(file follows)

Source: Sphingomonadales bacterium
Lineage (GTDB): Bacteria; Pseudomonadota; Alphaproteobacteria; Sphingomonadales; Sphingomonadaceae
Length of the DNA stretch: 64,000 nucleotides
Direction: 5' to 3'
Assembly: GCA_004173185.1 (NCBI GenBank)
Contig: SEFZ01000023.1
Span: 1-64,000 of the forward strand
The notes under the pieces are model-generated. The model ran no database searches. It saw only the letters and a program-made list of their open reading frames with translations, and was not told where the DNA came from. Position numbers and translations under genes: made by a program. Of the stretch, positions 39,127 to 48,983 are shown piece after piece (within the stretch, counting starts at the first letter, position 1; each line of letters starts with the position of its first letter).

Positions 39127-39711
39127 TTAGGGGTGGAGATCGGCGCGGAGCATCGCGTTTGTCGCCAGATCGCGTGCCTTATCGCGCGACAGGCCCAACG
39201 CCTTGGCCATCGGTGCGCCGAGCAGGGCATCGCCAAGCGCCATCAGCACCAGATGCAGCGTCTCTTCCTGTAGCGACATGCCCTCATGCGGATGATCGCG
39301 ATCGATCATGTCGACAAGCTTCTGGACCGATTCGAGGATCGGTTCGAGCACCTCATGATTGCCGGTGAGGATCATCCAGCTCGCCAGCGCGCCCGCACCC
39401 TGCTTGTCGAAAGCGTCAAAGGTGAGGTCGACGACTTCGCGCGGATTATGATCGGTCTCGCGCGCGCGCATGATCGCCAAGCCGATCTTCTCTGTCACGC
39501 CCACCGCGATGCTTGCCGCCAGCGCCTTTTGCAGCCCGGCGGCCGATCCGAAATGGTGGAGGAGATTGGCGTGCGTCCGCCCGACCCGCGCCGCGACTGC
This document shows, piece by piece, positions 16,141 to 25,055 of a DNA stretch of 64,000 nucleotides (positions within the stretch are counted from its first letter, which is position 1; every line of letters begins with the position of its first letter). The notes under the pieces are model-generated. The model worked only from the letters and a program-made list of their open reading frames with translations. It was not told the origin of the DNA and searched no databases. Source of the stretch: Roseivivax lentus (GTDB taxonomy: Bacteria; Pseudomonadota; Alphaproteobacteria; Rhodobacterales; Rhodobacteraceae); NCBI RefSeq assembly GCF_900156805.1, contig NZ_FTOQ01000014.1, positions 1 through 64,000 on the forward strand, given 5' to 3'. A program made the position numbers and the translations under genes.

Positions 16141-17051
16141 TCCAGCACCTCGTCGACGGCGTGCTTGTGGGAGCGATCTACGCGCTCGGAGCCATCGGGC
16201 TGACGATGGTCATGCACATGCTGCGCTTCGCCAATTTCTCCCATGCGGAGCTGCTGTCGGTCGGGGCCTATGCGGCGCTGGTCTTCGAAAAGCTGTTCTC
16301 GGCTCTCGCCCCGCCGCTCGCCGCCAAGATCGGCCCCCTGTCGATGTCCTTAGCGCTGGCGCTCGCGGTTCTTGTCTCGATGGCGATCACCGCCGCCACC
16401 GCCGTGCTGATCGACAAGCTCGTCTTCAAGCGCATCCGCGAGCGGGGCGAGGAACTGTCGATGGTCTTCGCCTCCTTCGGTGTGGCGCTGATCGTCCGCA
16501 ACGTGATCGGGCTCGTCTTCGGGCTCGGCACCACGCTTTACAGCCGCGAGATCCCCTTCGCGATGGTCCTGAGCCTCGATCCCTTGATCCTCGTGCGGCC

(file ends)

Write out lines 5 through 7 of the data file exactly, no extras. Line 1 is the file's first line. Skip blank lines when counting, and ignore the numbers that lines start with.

Assembly: GCA_004173185.1 (NCBI GenBank)
Contig: SEFZ01000023.1
Span: 1-64,000 of the forward strand